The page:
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MONTPELIER, Vt. (AP) — Reversing an action it took three years ago, the Vermont House voted Tuesday to go along with the Senate's long-standing wish to end the philosophical exemption that allowed some parents not to get their kids fully vaccinated.
The House voted 85-57 to end the exemption and make full immunization a condition of attending school. The vote came after nearly four hours of impassioned debate that pitted concern for improved public health versus maximizing personal choice.
The House version of the bill puts off its effective date until July 1, 2016, to give families and schools time to adopt. That and other small changes will need Senate agreement or to be worked out in a House-Senate conference committee.
Democratic Gov. Peter Shumlin opposed eliminating the exemption when lawmakers considered the issue in 2012. He said last week that he would honor the Legislature's wishes this time around.
Backers of the change, including Democratic Rep. Leigh Dakin, a former school nurse from Chester, said Vermont's rates of immunization could be coming close to the danger line of where there no longer is "herd immunity," a condition in which immunization is widespread enough in a population to keep a disease from gaining a foothold.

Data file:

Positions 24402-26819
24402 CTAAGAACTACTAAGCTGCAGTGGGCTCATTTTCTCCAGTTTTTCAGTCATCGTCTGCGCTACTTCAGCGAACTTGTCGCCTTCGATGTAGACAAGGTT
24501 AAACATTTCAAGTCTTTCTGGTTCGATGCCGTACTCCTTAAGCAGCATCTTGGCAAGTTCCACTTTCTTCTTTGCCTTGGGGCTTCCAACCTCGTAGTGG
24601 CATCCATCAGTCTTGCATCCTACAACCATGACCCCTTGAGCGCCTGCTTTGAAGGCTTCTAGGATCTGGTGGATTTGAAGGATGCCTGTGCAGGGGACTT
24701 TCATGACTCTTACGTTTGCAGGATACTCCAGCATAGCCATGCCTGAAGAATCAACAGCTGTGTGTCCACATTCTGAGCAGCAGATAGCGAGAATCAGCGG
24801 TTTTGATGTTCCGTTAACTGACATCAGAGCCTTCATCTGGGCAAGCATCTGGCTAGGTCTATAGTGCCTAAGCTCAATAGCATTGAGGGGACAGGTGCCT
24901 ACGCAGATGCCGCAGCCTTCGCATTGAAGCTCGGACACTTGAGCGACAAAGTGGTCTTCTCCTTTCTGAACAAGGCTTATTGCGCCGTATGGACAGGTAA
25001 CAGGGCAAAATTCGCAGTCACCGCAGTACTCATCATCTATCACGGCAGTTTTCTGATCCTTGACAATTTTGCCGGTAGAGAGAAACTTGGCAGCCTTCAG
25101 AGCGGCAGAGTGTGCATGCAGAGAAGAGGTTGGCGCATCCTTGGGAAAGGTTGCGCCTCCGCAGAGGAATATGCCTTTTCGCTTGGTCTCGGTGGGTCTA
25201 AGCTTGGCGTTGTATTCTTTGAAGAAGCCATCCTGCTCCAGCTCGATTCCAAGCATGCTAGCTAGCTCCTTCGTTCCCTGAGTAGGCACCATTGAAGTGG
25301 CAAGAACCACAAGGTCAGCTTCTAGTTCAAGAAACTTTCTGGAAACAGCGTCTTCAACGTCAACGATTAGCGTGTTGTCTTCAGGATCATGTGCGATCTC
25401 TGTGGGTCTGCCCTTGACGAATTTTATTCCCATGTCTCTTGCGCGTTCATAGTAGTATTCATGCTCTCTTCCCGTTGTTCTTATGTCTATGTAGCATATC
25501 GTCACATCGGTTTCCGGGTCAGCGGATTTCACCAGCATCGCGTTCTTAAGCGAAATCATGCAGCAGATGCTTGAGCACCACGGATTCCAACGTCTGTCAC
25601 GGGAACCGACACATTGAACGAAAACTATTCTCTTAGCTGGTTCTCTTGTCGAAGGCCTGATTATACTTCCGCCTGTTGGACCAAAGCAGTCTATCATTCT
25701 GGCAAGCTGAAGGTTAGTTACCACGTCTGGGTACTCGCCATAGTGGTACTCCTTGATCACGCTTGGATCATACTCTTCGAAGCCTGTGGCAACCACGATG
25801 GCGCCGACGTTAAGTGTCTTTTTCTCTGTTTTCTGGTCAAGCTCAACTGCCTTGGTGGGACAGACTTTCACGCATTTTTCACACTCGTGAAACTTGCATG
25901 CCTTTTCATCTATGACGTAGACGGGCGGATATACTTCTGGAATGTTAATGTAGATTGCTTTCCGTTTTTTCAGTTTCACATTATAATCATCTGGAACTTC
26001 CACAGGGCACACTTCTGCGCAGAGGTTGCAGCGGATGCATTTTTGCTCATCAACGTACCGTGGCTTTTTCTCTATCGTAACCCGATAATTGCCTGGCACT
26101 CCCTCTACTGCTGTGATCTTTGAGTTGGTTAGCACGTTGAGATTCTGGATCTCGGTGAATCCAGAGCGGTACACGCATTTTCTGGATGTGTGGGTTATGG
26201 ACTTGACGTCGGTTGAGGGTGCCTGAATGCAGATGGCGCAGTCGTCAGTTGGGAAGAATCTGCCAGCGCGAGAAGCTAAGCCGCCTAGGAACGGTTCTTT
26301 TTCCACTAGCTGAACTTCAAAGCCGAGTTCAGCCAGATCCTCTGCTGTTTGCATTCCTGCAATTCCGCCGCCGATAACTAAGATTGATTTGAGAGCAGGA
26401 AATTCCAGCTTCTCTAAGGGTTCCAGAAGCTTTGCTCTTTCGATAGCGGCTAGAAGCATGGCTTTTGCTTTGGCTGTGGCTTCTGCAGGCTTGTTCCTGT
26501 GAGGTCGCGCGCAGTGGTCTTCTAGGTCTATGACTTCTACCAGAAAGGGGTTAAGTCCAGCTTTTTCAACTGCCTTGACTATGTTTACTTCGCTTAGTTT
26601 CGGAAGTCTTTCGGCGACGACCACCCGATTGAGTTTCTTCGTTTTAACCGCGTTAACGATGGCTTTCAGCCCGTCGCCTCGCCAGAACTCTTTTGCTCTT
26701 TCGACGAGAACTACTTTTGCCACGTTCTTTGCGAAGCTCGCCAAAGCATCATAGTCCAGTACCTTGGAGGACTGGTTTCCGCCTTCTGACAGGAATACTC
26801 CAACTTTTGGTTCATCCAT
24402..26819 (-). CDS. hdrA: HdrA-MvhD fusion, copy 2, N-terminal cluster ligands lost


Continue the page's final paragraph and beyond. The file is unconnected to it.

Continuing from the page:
She spoke of several areas that have less than an 80 percent immunization rate for some vaccines, and said the Health Care Committee, on which she serves, had heard testimony indicating that "the way to have herd immunity is to have rates above 95 percent."
Figures kept by the federal Centers for Disease Control and Prevention show that during the 2012-13 school year, 6.1 percent of Vermont children entering kindergarten had not received one or more of the 34 vaccinations the CDC recommends children get by age 6. Vermont requires a smaller number. That was among the highest rates in the country for children considered not fully immunized, and it was up from 5.7 percent in the previous year.
Vermont has been one of about 20 states with a philosophical or personal-choice exemption for vaccines. It still would allow medical and religious exemptions. Forty-eight states — all but Mississippi and West Virginia — offer either philosophical or religious exemptions.
Much of Tuesday's debate centered on a proposed compromise amendment by Rep. Anne Donahue, which ended up being defeated 73-71. The Northfield Republican wanted to maintain the exemption but make it harder to get.
Some lawmakers argued that mandatory vaccines could draw such a negative reaction from parents that immunization rates might go down.
"When you try to make me do something, I get real mulish and tend to go in the opposite direction," said Rep. Mary Hooper, a Montpelier Democrat and opponent of the change.
Those favoring ending the exemption said that vaccines are nowhere near as risky as some opponents claimed, and that unvaccinated children pose risks to children with compromised immune systems due to leukemia and other diseases.
Supporters of maintaining the exemption were defiant.
"This is an outrage in a very serious matter with grave consequences that have not been thoroughly examined," said Jennifer Stella, president of the Vermont Coalition for Vaccine Choice.
Parents are "faced now with some very difficult choices. Will they become religious? Will they have to quit their jobs and home-school? Will they have to uproot their families and move out of state? It's a sad day for health choice and medical freedom and for Vermont and all we stand for."